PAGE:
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August 10, 2011

‘Car-crazed’ L.A. welcoming transit, sustainability

by Nicole Schlosser - Also by this author

When I first moved to Los Angeles from the San Francisco Bay Area four years ago, one of the first things anyone told me was, “No one walks in L.A.” When a friend I met for dinner, a long-time Angeleno, asked where I had parked, she balked when I told her I had walked the 20 minutes from my house. To this day, I get offers from friends to drive me home so I “don’t have to take the bus.”

However, what is often thought of as the typical transit-snubbing attitude may be changing. Last month, many of us here were taken aback when “Carmageddon,” the shutdown of 10 miles of the 405 freeway for two days, yielded only a slight trickle of cars rather than apocalyptic gridlock.

This was primarily thanks to the Los Angeles County Metropolitan Transportation Authority (Metro), but I think it was also due in part to the fact that the public’s attitude toward public transportation is changing.

Last week I attended the American Public Transportation Association’s Sustainability & Public Transportation Workshop, held in downtown Los Angeles. It turned out to be easier than I expected to take a bus there, despite living a good 45 minutes away, thanks to the Los Angeles Department of Transportation’s Commuter Express.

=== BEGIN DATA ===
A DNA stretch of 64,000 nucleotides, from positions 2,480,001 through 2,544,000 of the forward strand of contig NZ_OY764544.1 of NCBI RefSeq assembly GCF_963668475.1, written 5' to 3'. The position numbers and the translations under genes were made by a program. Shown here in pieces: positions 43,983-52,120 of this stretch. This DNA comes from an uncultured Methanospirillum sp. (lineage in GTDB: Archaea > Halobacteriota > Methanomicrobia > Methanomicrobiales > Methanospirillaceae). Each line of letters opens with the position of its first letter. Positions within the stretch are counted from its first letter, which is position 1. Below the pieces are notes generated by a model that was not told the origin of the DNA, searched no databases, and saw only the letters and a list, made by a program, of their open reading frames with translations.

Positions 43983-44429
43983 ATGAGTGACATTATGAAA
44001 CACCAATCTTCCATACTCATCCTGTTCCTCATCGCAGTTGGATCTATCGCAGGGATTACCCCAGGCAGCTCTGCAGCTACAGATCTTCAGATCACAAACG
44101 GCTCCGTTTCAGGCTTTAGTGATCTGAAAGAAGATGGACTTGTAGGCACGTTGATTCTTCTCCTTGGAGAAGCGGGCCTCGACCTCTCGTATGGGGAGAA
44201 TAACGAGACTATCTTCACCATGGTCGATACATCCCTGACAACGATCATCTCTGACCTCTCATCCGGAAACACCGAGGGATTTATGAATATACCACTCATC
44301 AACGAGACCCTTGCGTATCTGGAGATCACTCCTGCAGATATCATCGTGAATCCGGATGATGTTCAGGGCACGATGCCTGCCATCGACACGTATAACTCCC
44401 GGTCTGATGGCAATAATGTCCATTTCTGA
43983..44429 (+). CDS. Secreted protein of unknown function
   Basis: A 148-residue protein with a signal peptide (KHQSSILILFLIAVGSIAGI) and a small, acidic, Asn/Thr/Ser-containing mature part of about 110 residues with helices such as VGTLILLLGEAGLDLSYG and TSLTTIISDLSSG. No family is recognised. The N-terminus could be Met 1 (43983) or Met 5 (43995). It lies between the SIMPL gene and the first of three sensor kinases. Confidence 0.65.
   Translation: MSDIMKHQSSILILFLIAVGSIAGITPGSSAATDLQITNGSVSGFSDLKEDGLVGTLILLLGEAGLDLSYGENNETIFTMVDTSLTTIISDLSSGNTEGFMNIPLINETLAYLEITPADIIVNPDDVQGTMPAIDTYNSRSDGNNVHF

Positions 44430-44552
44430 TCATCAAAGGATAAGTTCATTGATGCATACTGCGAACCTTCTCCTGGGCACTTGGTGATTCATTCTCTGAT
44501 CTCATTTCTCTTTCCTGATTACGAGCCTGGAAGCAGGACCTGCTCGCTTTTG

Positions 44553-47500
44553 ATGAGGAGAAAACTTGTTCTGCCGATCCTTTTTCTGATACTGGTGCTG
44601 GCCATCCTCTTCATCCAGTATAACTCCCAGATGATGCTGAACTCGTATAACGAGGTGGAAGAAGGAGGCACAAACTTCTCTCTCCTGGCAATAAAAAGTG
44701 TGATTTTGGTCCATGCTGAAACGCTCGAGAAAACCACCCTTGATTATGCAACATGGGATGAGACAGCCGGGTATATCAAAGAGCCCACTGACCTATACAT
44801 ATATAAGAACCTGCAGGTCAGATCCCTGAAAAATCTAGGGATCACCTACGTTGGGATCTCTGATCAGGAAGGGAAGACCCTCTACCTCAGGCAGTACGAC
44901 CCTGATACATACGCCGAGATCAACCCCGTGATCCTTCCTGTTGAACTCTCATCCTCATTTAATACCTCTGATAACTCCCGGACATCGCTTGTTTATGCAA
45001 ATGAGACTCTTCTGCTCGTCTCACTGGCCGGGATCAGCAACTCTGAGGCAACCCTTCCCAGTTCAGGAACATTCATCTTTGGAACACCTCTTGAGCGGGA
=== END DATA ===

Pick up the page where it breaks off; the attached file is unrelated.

During the opening session, after all the good-natured jokes were out of the way about the irony of the workshop location, representatives from Metro shared how Measure R, an initiative to support public transit projects approved by a two-thirds majority in 2008, is supporting a dozen transit projects.

Romel Pascual, deputy mayor for energy and the environment, said that he saw the change, especially during Carmageddon, and how the city is turning increasingly bike-friendly. Additionally, Metro officials shared plans for both ongoing and completed projects with LEED-like sustainability principles for busways and light rail in addition to its facilities. It was also pointed out by several other speakers that bike-sharing has been increasing worldwide, and it is finally coming to L.A. For more workshop details, check out our coverage, which will soon be posted on our website.

Pascual also noted that what are considered “alternate” forms of transportation are all about perception.  “L.A. is a city that’s all about perception. We are welcoming, and need to welcome alternate forms of transportation.”

In case you missed it...

Read our METRO blog, "Making the most of a training bus opportunity" here.

Nicole Schlosser

Senior Editor


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  • Thomas "TK" Nagano[ August 11th, 2011 @ 9:30am ]

    Why are the stations designed for extra walking [more exercise]? For example why is the exit for the Red Line at Union State west, instead of a direct path to the Gold Line entance to the Platform. Extra Steps. There are many more examples. I don't think the designers actually take transit regularly.

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